Authors: E L James
“Run, weights, kickboxing.” Sprinting to and from your apartment for the past week.
“Kickboxing?” she queries.
“Yes, I have a personal trainer, an ex–Olympic contender who teaches me. His name is Claude. He’s very good.” I tell Ana that she’d like him as a trainer.
“Why would I need a personal trainer? I have you to keep me fit.”
I walk over to where she stands, still fiddling with her hair, and I embrace her. Our eyes meet in the mirror. “But I want you fit, baby, for what I have in mind. I’ll need you to keep up.”
That’s if we ever get back into the playroom.
She arches a brow.
“You know you want to.” I mouth the words at her reflection. She toys with her lip but then breaks our eye contact.
“What?” I ask, concerned.
“Nothing,” she says, and shakes her head. “Okay, I’ll meet Claude.”
That was easy!
“Yes, jeez. If it makes you that happy,” she says, and laughs.
I squeeze her and give her a peck on her cheek. “You have no idea.” I kiss her behind her ear. “So what would you like to do today?”
“I’d like to get my hair cut, and, um, I need to bank a check and buy a car.”
Here goes. From my jeans pocket I fish out the Audi key. “It’s here,” I inform her.
She looks blank, but then her cheeks pink and I realize she’s upset.
“What do you mean it’s here?”
“Taylor brought it back yesterday.”
She steps out of my embrace, scowling at me.
She’s pissed. Why?
From the back pocket of her jeans she brandishes an envelope. “Here, this is yours.” I recognize it as the envelope that I put the check in for her ancient Beetle. I lift both hands and step away. “Oh no. That’s your money.”
“No, it isn’t. I’d like to buy the car from you.”
What. The. Hell.
She wants to give
money! “No, Anastasia. Your money, your car.”
“No, Christian. My money, your car. I’ll buy it from you.”
Oh. No. You. Don’t.
“I gave you that car for your graduation present.” And you said you’d accept it.
“If you’d given me a pen, that would be a suitable graduation present. You gave me an Audi.”
“Do you really want to argue about this?”
“Good. Here are the keys.” I place her keys on the dresser.
“That’s not what I meant!”
“End of discussion, Anastasia. Don’t push me.”
The look she’s giving me now says it all. If I were dry tinder I would burst into flame, and not in a good way. She’s mad. Really mad. Suddenly she narrows her eyes and gives me a wicked smile. Taking the envelope, she holds it aloft and, in a rather theatrical manner, rips it in half, and in half again. She drops the contents in her trash basket and gives me a victorious fuck-you look.
Oh. Game on, Ana.
“You are, as ever, challenging, Miss Steele.” I echo the words she used yesterday and turn on my heel and head into the kitchen.
Now I’m pissed. Fucking pissed.
How dare she?
I find my phone and call Andrea.
“Good morning, Mr. Grey.” She sounds a little breathless when she answers.
In the background, on her side of the call, I hear a woman shouting, “Doesn’t he realize you’re getting married today, Andrea?” Andrea’s voice comes through, “Excuse me, Mr. Grey.”
There’s the sound of muffled fumbling. “Mom, be quiet. It’s my boss.” The muffling ceases. “What can I do for you, Mr. Grey?” she says.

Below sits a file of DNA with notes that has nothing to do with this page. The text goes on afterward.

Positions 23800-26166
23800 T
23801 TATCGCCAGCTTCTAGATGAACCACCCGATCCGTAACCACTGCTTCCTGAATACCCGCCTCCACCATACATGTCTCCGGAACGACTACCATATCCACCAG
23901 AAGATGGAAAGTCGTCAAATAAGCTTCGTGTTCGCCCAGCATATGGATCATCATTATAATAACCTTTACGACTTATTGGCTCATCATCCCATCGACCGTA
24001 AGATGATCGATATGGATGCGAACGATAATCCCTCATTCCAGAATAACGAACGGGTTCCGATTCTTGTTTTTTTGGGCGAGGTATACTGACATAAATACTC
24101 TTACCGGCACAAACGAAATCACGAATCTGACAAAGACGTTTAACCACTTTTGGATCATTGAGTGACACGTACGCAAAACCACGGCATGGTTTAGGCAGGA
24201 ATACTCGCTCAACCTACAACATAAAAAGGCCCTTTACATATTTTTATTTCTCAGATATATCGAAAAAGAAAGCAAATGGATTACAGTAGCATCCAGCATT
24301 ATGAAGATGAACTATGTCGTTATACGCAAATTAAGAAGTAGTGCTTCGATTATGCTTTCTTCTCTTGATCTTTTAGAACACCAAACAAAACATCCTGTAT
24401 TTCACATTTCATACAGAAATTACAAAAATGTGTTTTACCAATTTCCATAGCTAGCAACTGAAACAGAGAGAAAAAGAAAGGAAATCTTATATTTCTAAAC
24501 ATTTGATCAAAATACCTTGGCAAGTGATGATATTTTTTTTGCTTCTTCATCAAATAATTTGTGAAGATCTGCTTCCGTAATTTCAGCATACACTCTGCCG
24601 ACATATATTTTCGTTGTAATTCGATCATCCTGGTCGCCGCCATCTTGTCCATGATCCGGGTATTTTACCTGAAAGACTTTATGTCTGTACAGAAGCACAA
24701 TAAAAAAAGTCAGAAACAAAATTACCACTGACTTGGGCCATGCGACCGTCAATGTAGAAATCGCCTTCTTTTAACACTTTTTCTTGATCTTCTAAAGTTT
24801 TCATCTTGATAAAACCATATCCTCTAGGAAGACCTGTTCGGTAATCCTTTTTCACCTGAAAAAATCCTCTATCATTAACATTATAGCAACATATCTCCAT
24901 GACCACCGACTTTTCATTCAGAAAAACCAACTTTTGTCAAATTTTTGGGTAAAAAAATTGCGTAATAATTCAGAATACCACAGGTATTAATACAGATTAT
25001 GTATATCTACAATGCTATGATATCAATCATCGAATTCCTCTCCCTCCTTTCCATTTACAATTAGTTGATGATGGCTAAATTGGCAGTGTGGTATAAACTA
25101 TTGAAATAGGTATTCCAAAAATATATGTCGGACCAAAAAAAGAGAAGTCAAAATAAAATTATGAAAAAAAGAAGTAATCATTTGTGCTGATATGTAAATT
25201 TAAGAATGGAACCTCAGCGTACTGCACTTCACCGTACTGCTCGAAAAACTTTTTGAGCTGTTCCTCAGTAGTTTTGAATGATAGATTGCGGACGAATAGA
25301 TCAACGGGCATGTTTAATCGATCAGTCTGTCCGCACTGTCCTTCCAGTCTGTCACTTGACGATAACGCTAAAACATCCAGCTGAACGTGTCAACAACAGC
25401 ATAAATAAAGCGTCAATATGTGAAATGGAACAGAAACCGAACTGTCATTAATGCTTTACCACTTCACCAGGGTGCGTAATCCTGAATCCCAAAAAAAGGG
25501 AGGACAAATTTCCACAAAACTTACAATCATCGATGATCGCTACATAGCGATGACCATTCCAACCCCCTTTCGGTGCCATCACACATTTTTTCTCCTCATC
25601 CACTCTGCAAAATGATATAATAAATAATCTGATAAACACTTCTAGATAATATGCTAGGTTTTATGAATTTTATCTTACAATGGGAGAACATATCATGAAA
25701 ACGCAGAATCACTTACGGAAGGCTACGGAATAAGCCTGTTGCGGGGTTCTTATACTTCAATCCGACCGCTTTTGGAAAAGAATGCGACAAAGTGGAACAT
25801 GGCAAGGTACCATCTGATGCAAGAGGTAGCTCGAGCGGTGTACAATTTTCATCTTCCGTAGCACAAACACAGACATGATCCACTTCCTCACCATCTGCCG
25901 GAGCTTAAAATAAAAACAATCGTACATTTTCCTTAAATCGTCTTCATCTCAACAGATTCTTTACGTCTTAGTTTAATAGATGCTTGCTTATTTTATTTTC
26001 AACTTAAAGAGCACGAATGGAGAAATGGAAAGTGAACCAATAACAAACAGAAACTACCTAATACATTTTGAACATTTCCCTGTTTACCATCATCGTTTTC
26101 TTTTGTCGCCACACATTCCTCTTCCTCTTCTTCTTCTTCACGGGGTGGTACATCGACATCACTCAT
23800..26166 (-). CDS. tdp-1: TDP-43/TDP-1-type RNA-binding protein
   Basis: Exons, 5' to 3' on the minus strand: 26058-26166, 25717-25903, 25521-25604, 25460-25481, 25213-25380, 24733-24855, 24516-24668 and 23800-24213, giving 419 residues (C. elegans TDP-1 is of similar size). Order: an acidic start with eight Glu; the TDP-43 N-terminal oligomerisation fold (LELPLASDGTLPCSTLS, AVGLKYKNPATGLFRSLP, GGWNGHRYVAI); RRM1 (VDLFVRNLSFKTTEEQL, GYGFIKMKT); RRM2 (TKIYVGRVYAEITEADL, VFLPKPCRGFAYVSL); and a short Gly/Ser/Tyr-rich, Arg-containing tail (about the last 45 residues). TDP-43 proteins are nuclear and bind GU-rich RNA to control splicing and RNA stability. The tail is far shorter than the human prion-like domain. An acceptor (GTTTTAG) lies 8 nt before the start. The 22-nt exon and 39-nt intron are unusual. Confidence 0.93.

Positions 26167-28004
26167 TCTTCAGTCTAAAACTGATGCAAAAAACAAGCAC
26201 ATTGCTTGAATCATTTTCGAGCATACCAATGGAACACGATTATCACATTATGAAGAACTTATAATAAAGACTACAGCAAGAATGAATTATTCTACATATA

“You’re getting married?”
“Yes. What is it you want me to do?”
“I wanted you to deposit twenty-four thousand dollars into Anastasia Steele’s bank account.”
“Yes, twenty-four thousand dollars. Directly.”
“I’ll take care of it. It will be in her account on Monday.”
“Anything else, sir?”
“No, that’s all, Andrea.”
I hang up, aggravated that I’ve disturbed her on her wedding day and more aggravated that she didn’t tell me she was getting married.
Why wouldn’t she tell me? Is she pregnant?
Will I have to find a new PA?
I turn to Miss Steele, who is fuming on the threshold.
“Deposited in your bank account Monday. Don’t play games with me.”
“Twenty-four thousand dollars!” she shouts. “And how do you know my account number?”
“I know everything about you, Anastasia,” I reply, trying to keep my cool.
“There’s no way my car was worth twenty-four thousand dollars,” she counters.
“I would agree with you, but it’s about knowing your market, whether you’re buying or selling. Some lunatic out there wanted that deathtrap and was willing to pay that amount of money. Apparently, it’s a classic. Ask Taylor if you don’t believe me.”
We glower at each other.
Her lips part. She’s breathless, her pupils dilated. Drinking me in. Consuming me.
Her tongue licks her lower lip.
And it’s there in the air between us.
Our attraction, a living force. Building. Building.
I grab her and push her against the door, my lips seeking and finding hers. I claim her mouth, kissing her greedily, my fingers closing around the nape of her neck, holding her. Her fingers are in my hair. Pulling. Directing me while she kisses me back, her tongue in my mouth. Taking. Everything. I cup her behind and pull her against my erection and grind my body into hers. I want her. Again.
“Why, why do you defy me?” I say out loud as I kiss her neckline. She tilts her head back to give me full access to her throat.
“Because I can,” she whispers.
Ah. She stole my line.
I’m panting when I lean my forehead against hers.
“Lord, I want to take you now, but I’m out of condoms. I can never get enough of you. You’re a maddening, maddening woman.”
“And you make me mad,” she breathes. “In every way.”
I take a deep breath and look down into dark, hungry eyes that promise me the world, and I shake my head.
“Come. Let’s go out for breakfast. And I know a place you can get your hair cut.”
“Okay.” She smiles.
And we fight no more.
WE WALK HAND IN
hand up Vine Street and turn right on First Avenue. I wonder how normal it is to go from seething at each other to this casual calm I feel as we walk through the streets. Maybe most couples are like this. I look down at Ana beside me. “This feels so normal,” I tell her. “I love it.”
“Christian, I think Dr. Flynn would agree that you are anything but normal. Exceptional, maybe.” She squeezes my hand.
“It’s a beautiful day,” she adds.
She briefly closes her eyes and turns her face to the morning sun.
“Come, I know a great place for brunch.”